Gut bacteria is a hero here in the 21st century, but it wasn't always this way. Although we now know the hundreds of trillions of bacteria living in our intestines play a significant role in our overall health — they perform tasks as diverse as boosting the body's immune system to mining our food for nutrients — bacteria, as a taxonomic domain, has gotten a bad rap since anthrax was identified back in the 19th century. But although some of the bacteria that hang out in your gut — and by extension, your feces — are responsible for disease, lots of them are just there to help.
In the spirit of not throwing the baby out with the bathwater, fecal microbiota transplantations, or FMTs, have been developed to treat ailments from irritable bowel syndrome to obesity — most notably Clostridium difficile bowel infections. The bacteria Clostridium difficile — C. diff for short — can really mess you up, digestively speaking: It disrupts the normal function of helpful gut bacteria, causing nausea, vomiting, diarrhea, fever and, in extreme cases, kidney failure. C. diff lands 250,000 people in the hospital and kills 14,000 people in the U.S. each year, plus it's famously antibiotic resistant — as many as 30 percent of sufferers don't respond to antibiotics.
But you know what works to cure a bad C. diff infection? Surgically implanting a sample of a healthy person's stool into the colon of the sufferer in order to restore bacterial balance to the gut. It's not cheap (insurance companies generally don't cover it) or comfortable, as the FMT involves either a colonoscopy or sticking a tube down the patient's nose and into their stomach. It's effective, though — a 2011 study found it to be 92 percent effective in treating C. diff in 300 study participants.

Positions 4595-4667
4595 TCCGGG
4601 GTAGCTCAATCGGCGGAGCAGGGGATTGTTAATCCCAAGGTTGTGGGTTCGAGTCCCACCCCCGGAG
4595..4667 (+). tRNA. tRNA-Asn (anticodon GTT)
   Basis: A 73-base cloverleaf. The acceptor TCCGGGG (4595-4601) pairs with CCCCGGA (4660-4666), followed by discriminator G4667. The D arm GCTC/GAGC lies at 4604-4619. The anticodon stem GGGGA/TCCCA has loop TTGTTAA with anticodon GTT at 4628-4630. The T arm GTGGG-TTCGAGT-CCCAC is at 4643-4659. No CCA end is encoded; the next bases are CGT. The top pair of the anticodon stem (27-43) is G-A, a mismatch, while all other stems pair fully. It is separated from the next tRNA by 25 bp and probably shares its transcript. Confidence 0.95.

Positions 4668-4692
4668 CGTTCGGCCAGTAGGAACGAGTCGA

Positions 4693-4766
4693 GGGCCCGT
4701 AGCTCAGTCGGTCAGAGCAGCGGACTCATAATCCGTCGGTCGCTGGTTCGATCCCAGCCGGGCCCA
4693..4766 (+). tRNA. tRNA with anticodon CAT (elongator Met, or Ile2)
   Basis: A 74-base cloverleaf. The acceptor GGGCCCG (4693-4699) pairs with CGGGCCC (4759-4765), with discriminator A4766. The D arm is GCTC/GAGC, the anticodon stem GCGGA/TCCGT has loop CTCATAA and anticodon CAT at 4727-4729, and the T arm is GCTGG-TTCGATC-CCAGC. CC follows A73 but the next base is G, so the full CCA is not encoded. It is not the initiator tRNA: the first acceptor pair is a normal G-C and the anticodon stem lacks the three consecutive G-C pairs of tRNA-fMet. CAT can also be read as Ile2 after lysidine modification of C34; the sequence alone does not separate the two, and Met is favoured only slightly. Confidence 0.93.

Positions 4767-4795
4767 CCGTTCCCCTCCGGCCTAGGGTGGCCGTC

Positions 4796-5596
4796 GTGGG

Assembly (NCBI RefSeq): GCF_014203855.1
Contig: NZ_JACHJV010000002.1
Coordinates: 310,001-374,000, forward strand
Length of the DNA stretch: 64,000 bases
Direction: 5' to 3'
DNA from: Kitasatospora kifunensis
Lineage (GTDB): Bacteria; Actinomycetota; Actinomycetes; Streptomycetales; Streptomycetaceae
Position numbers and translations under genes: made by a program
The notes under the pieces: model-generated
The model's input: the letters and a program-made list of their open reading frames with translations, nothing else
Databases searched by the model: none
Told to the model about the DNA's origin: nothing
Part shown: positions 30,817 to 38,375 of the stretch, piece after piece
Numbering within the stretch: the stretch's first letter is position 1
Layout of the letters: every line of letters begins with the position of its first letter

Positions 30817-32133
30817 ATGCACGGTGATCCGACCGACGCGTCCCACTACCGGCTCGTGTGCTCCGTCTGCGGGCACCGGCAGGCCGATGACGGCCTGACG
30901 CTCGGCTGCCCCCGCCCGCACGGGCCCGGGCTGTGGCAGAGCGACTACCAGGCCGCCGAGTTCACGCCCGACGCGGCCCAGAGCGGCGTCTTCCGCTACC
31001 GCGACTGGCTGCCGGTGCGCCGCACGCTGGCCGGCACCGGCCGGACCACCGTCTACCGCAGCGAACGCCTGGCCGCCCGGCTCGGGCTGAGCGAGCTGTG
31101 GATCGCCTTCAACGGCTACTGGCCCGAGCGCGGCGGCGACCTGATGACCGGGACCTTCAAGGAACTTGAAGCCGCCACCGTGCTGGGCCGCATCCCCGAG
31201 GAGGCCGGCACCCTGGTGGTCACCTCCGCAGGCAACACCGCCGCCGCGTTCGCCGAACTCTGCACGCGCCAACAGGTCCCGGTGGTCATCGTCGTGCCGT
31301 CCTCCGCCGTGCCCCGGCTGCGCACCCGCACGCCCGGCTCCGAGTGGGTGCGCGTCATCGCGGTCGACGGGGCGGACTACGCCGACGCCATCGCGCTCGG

And the best news? The method of delivery for those needing healthy bacteria delivered into an unhealthy gut is much simpler than it used to be. A Nov. 2017 study finds that it could be as simple as swallowing a course of pills containing freeze dried fecal material, which would not only make the treatment less invasive, but also considerably cheaper: $500 compared to the $3,000 the procedure costs now.
Sure, it seems a bit disgusting, but is it as effective as FMT? That's what the researchers wanted to know, so they conducted a randomized trial of 116 Canadian adults with C. diff. Half the patients were treated with the pill, and half were delivered transplanted bacteria through colonoscopy. After 12 weeks, 96 percent of the study participants in both groups were free of infection, suggesting the less invasive pill works just as well.
Not surprisingly, the participants who took the pills reported being more satisfied with their treatment.